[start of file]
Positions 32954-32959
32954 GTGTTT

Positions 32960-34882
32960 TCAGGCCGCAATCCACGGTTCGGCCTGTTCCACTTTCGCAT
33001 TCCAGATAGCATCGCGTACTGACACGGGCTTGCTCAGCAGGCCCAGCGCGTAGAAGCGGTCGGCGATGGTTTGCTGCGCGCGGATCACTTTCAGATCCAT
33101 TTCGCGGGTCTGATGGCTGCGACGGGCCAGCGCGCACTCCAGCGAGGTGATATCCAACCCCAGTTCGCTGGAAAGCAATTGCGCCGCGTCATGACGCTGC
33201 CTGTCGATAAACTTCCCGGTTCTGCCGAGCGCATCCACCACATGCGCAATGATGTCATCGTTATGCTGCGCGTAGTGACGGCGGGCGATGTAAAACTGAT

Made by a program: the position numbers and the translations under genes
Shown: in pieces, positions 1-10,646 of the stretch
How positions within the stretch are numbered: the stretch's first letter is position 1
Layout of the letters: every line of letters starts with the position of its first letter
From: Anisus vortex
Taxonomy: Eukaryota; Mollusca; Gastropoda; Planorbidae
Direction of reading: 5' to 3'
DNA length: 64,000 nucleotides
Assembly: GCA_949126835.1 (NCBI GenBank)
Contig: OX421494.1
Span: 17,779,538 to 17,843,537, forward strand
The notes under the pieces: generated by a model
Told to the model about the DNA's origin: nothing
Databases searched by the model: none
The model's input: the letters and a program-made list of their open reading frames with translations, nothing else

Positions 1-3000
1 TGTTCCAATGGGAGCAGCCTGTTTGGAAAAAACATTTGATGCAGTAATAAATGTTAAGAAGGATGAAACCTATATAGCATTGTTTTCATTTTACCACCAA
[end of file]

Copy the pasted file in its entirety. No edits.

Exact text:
Positions 32954-32959
32954 GTGTTT

Positions 32960-34882
32960 TCAGGCCGCAATCCACGGTTCGGCCTGTTCCACTTTCGCAT
33001 TCCAGATAGCATCGCGTACTGACACGGGCTTGCTCAGCAGGCCCAGCGCGTAGAAGCGGTCGGCGATGGTTTGCTGCGCGCGGATCACTTTCAGATCCAT
33101 TTCGCGGGTCTGATGGCTGCGACGGGCCAGCGCGCACTCCAGCGAGGTGATATCCAACCCCAGTTCGCTGGAAAGCAATTGCGCCGCGTCATGACGCTGC
33201 CTGTCGATAAACTTCCCGGTTCTGCCGAGCGCATCCACCACATGCGCAATGATGTCATCGTTATGCTGCGCGTAGTGACGGCGGGCGATGTAAAACTGAT

Made by a program: the position numbers and the translations under genes
Shown: in pieces, positions 1-10,646 of the stretch
How positions within the stretch are numbered: the stretch's first letter is position 1
Layout of the letters: every line of letters starts with the position of its first letter
From: Anisus vortex
Taxonomy: Eukaryota; Mollusca; Gastropoda; Planorbidae
Direction of reading: 5' to 3'
DNA length: 64,000 nucleotides
Assembly: GCA_949126835.1 (NCBI GenBank)
Contig: OX421494.1
Span: 17,779,538 to 17,843,537, forward strand
The notes under the pieces: generated by a model
Told to the model about the DNA's origin: nothing
Databases searched by the model: none
The model's input: the letters and a program-made list of their open reading frames with translations, nothing else

Positions 1-3000
1 TGTTCCAATGGGAGCAGCCTGTTTGGAAAAAACATTTGATGCAGTAATAAATGTTAAGAAGGATGAAACCTATATAGCATTGTTTTCATTTTACCACCAA